Blackmon says she doesn't see the tactical differences or mindsets between new and old organizations as a flaw.

“Not to make it over simplistic, but what I see is an older generation that is lacking in vision,” Blackmon said. “And I see a younger generation that is not rooted in history -- not that they don’t know history but their work is not rooted in it -- and that causes a chasm between the two. Because the younger generation has great vision, they can see things that we would never see happening … there is value in both; and when we learn how to connect the two it will be extremely powerful.”

One phrase that Blackmon says she continually hears when she’s out at demonstrations is “I’ve been out here since day one.” She says although she understands the premise, day one did not happen the day Michael Brown was killed.

“As a 51 year old if you say to me where you here since day one, the thing that automatically comes in my head is -- no and neither were you,” Blackmon said. “Day one happened before I was born. Day one happened in the generation that preceded me; and those are elements of the story that have to be carried forth. I’m not assuming that they don’t know any history, that’s not what I’m saying, but I’m saying to be rooted in that history to know that this is not a new fight, and to know that all of their energy and all of their brilliance and all of their creativity is welcomed because it’s not a fight that we have conquered, but we’ve been fighting it a long time.”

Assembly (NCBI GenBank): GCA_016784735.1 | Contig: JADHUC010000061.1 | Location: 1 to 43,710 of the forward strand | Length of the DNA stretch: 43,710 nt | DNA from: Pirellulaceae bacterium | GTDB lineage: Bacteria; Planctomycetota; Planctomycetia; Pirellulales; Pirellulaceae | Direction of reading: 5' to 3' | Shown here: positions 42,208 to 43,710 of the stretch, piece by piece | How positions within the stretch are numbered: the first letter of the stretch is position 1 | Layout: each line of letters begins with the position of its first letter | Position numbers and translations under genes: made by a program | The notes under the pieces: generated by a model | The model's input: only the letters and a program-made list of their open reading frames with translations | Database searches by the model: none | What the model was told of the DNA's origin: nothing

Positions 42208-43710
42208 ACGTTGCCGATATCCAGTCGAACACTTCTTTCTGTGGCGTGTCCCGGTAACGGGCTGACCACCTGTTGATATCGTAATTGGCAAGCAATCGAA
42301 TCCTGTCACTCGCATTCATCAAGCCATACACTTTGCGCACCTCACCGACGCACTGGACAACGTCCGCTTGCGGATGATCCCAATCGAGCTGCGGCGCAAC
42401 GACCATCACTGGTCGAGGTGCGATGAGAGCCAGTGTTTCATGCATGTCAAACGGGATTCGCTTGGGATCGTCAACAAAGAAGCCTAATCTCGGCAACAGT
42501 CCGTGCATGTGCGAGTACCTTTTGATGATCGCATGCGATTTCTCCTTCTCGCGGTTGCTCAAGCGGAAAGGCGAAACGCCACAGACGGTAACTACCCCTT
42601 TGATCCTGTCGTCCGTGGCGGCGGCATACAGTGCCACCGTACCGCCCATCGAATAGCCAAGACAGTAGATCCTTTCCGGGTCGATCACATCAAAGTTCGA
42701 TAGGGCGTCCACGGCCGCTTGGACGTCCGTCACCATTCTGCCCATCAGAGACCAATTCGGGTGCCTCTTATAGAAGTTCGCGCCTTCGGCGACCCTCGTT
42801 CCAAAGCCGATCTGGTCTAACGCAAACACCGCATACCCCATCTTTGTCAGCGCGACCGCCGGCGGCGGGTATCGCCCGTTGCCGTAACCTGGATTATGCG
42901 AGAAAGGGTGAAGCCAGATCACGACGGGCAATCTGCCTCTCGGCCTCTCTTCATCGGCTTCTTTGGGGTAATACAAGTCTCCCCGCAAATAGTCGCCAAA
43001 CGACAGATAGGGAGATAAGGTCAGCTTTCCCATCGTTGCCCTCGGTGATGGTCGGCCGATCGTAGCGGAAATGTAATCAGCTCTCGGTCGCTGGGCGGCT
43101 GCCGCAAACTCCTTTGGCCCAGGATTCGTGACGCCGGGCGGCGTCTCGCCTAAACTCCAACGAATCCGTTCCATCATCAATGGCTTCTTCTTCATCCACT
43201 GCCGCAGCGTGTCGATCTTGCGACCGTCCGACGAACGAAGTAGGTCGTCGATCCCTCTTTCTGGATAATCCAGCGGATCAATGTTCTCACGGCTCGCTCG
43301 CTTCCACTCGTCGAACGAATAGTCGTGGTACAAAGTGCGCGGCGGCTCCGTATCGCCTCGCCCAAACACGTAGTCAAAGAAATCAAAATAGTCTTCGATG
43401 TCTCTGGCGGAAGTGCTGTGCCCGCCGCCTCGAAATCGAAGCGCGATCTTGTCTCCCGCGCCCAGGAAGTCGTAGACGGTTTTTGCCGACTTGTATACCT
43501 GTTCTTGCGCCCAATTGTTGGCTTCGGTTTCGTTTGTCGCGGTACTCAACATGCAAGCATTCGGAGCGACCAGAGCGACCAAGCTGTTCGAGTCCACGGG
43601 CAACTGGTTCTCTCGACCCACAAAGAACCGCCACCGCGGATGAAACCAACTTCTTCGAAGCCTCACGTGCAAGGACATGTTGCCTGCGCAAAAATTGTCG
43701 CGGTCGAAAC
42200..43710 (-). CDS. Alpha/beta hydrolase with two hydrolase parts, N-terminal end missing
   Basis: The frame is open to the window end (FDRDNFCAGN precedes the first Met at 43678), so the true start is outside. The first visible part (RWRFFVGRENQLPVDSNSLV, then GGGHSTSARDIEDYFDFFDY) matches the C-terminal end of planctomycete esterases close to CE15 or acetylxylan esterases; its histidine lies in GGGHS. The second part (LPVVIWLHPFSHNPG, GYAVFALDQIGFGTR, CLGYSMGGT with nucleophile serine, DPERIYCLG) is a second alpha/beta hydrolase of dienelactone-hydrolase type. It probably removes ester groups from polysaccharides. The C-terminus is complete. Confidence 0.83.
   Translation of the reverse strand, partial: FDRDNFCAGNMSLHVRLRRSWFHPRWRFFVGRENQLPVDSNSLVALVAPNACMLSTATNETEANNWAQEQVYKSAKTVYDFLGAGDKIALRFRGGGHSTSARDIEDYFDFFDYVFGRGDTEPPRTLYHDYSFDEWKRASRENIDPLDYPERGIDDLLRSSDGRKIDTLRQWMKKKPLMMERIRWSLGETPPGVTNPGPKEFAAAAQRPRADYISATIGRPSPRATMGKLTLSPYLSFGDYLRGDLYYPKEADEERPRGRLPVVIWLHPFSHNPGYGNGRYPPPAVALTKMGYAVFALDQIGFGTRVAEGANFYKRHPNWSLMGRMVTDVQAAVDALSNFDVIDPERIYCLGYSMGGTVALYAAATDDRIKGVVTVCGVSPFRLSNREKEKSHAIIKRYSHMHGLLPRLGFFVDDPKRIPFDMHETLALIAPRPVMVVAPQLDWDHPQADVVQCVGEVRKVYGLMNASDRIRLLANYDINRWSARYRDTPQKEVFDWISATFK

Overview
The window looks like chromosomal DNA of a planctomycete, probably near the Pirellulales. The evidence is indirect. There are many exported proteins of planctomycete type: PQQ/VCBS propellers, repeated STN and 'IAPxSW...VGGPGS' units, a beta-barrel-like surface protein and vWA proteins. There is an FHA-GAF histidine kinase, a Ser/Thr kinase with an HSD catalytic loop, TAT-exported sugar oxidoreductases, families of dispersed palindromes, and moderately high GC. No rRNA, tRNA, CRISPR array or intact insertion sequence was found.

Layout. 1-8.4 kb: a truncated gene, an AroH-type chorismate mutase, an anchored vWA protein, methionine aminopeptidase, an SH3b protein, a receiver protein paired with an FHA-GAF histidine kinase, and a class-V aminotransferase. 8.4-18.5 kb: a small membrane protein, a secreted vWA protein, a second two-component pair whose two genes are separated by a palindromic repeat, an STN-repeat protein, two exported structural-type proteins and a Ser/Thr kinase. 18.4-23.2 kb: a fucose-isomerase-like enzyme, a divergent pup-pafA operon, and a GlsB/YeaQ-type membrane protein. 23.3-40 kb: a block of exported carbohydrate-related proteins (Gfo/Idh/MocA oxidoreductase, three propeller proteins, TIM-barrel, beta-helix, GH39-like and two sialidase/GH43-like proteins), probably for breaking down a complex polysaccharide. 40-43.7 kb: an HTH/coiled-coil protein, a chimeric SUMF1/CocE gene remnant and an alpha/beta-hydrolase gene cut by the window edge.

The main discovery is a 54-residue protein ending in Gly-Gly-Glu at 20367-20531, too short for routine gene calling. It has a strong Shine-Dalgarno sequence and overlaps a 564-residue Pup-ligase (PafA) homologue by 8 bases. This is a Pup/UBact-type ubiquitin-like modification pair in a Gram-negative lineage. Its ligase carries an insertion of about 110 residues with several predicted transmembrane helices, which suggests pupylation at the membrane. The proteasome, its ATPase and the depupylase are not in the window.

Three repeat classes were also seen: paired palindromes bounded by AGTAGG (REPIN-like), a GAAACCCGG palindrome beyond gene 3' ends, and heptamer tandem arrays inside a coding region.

The fight. That's what all these organizations, young and old agree on.

Ashley Yates says while there are different methods, and voices, what unites them is their end goal.

“We don't need a figurehead. We don't need someone who goes out and speaks on behalf of everyone there, because there are so many different viewpoints. But the common denominator is that we all want change and we all realize that the police state that we live in is a problem. We all realize that there is a problem when they can gun down young black people that are unarmed and not be held accountable for it and the fact that we all have that commonality amongst us lends trust in each other.”

A trust Ashley says has only grown with time, as communication between groups improved, despite many voices being involved.